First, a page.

stack_trim

0th

Percentile

Trim top call layers from the evaluation stack

ctxt_stack() can be tricky to use in real code because all intervening frames are returned with the stack, including those at ctxt_stack() own call site. stack_trim() makes it easy to remove layers of intervening calls.

Keywords
internal
Usage
stack_trim(stack, n = 1)
Arguments
stack

An evaluation stack.

n

The number of call frames (not eval frames) to trim off the top of the stack. In other words, the number of layers of intervening frames to trim.

Life cycle

These functions are in the questioning stage. We are no longer convinced they belong in rlang as they are mostly for REPL interaction and runtime inspection rather than function development.

Aliases
  • stack_trim
Examples
library(rlang) # NOT RUN { # Intervening frames appear on the evaluation stack: identity(identity(ctxt_stack())) # stack_trim() will trim the first n layers of calls: stack_trim(identity(identity(ctxt_stack()))) # Note that it also takes care of calls intervening at its own call # site: identity(identity( stack_trim(identity(identity(ctxt_stack()))) )) # It is especially useful when used within a function that needs to # inspect the evaluation stack but should nonetheless be callable # within nested calls without side effects: stack_util <- function() { # n = 2 means that two layers of intervening calls should be # removed: The layer at ctxt_stack()'s call site (including the # stack_trim() call), and the layer at stack_util()'s call. stack <- stack_trim(ctxt_stack(), n = 2) stack } user_fn <- function() { # A user calls your stack utility with intervening frames: identity(identity(stack_util())) } # These intervening frames won't appear in the evaluation stack identity(user_fn()) # }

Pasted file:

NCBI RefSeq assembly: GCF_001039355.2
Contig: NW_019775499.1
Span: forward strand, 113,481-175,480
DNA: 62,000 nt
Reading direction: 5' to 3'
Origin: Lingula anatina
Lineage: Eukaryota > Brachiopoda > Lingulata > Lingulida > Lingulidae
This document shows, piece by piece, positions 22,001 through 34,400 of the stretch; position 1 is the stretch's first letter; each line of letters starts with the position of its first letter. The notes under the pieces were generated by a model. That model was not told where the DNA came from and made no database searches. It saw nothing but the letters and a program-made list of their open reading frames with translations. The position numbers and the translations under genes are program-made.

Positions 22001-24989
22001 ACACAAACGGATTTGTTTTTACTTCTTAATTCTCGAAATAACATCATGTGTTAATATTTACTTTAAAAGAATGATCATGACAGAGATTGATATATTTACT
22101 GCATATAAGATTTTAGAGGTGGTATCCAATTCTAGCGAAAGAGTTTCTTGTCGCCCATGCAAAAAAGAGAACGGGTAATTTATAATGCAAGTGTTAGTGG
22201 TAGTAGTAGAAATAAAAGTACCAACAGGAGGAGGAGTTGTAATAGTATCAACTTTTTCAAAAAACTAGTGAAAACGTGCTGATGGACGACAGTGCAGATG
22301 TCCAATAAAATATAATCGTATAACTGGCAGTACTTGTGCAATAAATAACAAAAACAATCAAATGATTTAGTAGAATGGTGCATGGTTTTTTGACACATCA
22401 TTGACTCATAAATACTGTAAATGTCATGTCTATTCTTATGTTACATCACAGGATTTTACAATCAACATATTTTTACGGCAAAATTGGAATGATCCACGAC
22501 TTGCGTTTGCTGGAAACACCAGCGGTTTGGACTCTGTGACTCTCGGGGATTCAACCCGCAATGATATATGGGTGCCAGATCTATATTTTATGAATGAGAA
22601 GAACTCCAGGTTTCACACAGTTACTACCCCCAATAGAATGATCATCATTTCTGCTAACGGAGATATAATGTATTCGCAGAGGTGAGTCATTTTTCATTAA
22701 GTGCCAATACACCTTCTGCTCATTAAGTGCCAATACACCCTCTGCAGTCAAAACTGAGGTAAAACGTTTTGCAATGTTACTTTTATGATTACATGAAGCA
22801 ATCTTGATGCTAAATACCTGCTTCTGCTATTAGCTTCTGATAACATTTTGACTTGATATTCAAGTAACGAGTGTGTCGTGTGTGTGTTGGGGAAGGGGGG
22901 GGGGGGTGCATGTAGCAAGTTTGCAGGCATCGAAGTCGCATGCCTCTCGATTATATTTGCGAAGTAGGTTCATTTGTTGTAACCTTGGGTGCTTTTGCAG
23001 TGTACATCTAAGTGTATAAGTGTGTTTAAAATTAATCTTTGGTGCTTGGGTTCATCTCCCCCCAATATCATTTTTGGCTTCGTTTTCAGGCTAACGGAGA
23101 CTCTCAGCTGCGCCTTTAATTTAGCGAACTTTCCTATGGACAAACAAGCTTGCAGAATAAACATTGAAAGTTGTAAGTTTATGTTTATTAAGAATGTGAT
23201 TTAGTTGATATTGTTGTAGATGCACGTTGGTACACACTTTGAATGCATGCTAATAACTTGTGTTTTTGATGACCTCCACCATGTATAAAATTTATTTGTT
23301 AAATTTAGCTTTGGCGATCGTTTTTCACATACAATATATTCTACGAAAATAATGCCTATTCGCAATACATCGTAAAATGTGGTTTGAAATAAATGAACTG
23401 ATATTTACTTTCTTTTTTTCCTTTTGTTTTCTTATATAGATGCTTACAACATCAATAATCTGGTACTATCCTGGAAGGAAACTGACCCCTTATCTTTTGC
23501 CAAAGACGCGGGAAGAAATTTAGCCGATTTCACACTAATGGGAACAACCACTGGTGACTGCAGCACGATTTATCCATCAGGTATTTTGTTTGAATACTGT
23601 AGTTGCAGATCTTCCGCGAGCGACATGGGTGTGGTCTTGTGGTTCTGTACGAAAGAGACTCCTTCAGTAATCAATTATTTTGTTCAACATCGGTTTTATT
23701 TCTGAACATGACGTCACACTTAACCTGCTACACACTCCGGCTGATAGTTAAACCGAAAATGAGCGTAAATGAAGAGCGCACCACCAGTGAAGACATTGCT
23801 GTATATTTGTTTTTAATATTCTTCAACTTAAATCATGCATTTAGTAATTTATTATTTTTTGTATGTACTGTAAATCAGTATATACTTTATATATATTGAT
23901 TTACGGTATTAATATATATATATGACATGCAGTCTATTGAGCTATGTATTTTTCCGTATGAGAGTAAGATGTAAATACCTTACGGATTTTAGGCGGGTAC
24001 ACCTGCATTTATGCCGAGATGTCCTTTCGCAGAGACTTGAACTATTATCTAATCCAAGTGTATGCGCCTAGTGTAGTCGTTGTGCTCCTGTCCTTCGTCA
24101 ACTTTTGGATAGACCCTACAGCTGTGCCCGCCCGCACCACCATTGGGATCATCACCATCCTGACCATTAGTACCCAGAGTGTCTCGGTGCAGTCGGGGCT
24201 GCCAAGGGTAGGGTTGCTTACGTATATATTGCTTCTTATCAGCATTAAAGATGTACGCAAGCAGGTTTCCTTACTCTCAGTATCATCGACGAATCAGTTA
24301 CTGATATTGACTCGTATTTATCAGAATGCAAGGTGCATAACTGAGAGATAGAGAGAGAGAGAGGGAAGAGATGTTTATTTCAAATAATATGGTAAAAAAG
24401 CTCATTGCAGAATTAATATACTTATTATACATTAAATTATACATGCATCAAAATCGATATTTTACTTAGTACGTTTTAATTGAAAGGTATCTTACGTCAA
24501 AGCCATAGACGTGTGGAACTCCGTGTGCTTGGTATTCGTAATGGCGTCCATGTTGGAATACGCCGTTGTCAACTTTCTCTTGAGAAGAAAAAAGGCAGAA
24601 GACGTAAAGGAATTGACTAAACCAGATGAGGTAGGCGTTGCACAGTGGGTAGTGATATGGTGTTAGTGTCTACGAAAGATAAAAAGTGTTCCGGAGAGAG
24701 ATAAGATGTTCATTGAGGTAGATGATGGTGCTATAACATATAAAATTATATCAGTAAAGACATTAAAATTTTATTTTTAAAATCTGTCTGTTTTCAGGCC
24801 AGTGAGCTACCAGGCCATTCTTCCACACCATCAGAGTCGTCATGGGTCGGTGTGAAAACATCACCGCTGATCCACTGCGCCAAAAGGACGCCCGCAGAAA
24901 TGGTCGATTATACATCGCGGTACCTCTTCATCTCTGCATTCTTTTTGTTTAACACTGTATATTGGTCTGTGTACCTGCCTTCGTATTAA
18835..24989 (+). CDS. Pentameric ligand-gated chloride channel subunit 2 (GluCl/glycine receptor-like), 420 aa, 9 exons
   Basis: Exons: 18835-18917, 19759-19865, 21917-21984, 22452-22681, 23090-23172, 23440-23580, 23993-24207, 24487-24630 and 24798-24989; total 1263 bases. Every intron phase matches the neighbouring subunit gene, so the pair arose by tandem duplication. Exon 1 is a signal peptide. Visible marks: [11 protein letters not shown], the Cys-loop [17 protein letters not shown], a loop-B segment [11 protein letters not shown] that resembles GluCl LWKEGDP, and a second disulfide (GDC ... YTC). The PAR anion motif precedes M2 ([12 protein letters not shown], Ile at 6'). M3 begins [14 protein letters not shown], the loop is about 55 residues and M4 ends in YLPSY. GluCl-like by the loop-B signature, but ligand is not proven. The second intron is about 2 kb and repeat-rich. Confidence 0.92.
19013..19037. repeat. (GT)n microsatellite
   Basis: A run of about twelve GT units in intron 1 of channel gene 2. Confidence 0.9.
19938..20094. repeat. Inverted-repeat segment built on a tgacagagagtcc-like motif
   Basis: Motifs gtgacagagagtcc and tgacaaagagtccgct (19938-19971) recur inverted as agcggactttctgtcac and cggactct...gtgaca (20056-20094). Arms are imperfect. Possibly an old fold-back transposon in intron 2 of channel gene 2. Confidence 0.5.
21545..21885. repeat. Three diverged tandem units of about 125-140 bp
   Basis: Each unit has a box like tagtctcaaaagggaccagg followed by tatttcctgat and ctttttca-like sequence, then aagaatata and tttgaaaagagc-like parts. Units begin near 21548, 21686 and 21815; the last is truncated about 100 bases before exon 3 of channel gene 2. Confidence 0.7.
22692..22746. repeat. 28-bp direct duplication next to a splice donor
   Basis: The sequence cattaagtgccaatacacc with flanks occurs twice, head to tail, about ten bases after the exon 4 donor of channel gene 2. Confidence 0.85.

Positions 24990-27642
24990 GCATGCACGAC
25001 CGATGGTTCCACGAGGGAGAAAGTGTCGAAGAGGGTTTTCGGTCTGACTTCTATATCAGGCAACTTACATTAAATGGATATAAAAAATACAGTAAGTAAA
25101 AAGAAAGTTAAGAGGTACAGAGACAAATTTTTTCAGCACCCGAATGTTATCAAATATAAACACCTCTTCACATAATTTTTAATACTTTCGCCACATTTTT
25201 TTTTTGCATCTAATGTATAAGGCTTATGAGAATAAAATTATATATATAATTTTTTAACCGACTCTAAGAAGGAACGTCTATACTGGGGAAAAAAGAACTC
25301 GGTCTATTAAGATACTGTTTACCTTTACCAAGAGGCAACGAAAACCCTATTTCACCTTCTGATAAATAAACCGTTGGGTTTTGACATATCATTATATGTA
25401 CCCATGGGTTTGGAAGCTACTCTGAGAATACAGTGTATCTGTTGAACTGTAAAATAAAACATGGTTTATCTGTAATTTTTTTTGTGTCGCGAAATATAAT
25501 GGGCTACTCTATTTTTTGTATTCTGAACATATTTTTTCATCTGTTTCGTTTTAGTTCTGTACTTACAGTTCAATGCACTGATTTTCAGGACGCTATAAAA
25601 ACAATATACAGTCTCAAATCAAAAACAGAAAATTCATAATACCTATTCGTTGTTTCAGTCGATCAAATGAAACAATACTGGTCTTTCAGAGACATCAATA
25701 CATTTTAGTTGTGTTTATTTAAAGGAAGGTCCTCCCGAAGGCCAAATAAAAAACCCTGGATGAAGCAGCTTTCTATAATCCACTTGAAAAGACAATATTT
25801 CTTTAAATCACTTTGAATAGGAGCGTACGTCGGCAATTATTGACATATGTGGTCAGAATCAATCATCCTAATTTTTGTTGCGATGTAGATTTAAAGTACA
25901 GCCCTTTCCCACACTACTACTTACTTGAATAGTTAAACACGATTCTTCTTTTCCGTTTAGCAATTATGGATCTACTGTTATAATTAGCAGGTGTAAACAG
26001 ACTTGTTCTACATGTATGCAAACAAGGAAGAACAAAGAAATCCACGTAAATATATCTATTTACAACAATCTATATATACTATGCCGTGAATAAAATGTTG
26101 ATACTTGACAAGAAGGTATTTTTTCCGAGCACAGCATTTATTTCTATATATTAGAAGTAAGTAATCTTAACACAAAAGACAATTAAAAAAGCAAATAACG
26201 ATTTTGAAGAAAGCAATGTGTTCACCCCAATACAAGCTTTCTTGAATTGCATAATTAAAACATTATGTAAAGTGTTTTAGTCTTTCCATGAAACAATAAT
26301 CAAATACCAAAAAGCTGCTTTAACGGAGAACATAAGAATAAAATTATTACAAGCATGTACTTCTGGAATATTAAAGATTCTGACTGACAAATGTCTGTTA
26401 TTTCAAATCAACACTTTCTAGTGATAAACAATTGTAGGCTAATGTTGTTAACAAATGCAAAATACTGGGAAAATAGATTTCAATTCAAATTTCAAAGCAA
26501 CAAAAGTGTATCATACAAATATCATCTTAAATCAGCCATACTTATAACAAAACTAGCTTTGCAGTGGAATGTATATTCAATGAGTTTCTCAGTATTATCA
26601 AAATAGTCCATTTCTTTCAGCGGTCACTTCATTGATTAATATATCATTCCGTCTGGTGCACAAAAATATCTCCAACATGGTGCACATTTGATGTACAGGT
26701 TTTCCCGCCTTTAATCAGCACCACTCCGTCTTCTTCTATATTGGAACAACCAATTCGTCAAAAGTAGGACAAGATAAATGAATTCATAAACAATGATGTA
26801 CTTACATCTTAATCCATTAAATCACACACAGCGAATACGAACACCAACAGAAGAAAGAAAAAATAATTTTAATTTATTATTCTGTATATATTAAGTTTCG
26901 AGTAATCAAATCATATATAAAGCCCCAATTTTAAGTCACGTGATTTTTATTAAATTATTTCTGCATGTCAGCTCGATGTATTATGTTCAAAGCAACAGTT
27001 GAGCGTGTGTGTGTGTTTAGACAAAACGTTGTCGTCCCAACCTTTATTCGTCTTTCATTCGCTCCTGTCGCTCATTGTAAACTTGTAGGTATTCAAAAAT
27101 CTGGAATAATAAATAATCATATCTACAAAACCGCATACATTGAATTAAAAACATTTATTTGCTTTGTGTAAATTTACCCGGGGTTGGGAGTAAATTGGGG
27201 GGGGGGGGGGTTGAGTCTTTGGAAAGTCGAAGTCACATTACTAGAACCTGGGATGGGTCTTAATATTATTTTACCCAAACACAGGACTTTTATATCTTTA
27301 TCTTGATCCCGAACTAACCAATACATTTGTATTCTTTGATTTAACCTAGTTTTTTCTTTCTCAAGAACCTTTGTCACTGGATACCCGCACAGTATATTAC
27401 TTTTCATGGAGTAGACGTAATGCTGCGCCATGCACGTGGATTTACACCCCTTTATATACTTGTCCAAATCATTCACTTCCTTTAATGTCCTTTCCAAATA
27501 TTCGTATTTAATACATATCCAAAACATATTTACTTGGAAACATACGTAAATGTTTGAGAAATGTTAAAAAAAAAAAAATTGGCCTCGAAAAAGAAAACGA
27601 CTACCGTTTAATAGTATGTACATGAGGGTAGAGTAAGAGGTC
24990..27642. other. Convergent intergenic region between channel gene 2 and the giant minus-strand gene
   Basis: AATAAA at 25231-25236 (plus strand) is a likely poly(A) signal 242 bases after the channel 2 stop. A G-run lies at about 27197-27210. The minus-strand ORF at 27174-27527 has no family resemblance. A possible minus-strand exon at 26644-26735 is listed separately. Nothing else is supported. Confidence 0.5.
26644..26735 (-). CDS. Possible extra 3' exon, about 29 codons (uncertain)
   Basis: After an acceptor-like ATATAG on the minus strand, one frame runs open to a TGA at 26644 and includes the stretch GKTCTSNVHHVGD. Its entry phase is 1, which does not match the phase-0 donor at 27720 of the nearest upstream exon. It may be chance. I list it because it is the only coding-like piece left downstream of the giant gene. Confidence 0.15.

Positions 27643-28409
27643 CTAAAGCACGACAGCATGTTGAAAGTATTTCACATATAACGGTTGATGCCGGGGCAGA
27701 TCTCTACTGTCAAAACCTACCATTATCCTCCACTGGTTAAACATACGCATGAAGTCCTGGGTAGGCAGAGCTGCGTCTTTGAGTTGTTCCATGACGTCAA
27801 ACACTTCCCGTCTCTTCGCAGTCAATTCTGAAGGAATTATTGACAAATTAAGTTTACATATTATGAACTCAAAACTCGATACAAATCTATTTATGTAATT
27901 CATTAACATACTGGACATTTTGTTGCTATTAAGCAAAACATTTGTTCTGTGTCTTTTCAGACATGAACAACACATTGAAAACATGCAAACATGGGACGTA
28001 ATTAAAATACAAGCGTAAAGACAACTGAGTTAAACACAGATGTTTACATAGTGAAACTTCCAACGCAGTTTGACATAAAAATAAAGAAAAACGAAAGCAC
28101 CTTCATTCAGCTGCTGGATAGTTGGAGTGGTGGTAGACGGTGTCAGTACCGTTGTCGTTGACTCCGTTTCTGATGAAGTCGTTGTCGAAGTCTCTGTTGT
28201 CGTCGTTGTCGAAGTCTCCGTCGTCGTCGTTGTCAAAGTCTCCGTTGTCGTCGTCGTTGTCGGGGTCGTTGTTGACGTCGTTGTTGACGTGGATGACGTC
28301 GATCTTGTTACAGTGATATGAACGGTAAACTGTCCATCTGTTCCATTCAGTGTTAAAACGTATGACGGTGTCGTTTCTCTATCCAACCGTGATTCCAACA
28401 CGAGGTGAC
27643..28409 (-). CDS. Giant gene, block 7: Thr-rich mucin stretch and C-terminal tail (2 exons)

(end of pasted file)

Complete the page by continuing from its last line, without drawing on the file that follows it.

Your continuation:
Documentation reproduced from package rlang, version 0.2.0, License: GPL-3

Community examples

Looks like there are no examples yet.